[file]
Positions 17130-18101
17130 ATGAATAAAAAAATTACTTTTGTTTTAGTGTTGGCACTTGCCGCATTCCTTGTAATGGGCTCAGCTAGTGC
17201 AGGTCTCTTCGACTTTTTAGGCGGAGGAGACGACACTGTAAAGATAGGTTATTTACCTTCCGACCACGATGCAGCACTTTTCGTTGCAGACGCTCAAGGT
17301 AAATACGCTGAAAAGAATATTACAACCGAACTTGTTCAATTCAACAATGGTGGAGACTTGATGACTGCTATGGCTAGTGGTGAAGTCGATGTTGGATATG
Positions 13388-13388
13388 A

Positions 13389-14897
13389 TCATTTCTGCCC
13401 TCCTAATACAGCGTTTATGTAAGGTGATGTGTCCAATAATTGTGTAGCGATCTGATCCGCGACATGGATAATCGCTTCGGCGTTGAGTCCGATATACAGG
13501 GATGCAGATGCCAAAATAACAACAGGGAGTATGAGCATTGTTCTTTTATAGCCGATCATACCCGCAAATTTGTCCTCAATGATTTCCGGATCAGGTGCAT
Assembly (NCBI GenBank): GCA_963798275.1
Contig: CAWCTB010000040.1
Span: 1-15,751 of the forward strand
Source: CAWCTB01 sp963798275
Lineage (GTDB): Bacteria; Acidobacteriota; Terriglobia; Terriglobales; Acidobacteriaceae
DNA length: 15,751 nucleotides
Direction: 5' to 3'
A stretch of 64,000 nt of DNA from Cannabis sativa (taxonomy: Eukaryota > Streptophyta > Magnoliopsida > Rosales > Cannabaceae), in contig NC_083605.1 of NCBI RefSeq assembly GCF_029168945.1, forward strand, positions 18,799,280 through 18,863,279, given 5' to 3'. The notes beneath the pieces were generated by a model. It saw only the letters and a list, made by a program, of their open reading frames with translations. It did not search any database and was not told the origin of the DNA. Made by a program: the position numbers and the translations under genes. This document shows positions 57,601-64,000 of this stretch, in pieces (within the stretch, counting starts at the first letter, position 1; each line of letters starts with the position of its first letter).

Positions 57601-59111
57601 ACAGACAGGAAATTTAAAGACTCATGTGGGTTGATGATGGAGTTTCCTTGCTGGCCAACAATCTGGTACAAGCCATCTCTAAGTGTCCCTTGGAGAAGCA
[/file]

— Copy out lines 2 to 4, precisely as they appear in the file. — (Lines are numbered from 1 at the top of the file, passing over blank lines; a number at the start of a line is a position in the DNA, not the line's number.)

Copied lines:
17130 ATGAATAAAAAAATTACTTTTGTTTTAGTGTTGGCACTTGCCGCATTCCTTGTAATGGGCTCAGCTAGTGC
17201 AGGTCTCTTCGACTTTTTAGGCGGAGGAGACGACACTGTAAAGATAGGTTATTTACCTTCCGACCACGATGCAGCACTTTTCGTTGCAGACGCTCAAGGT
17301 AAATACGCTGAAAAGAATATTACAACCGAACTTGTTCAATTCAACAATGGTGGAGACTTGATGACTGCTATGGCTAGTGGTGAAGTCGATGTTGGATATG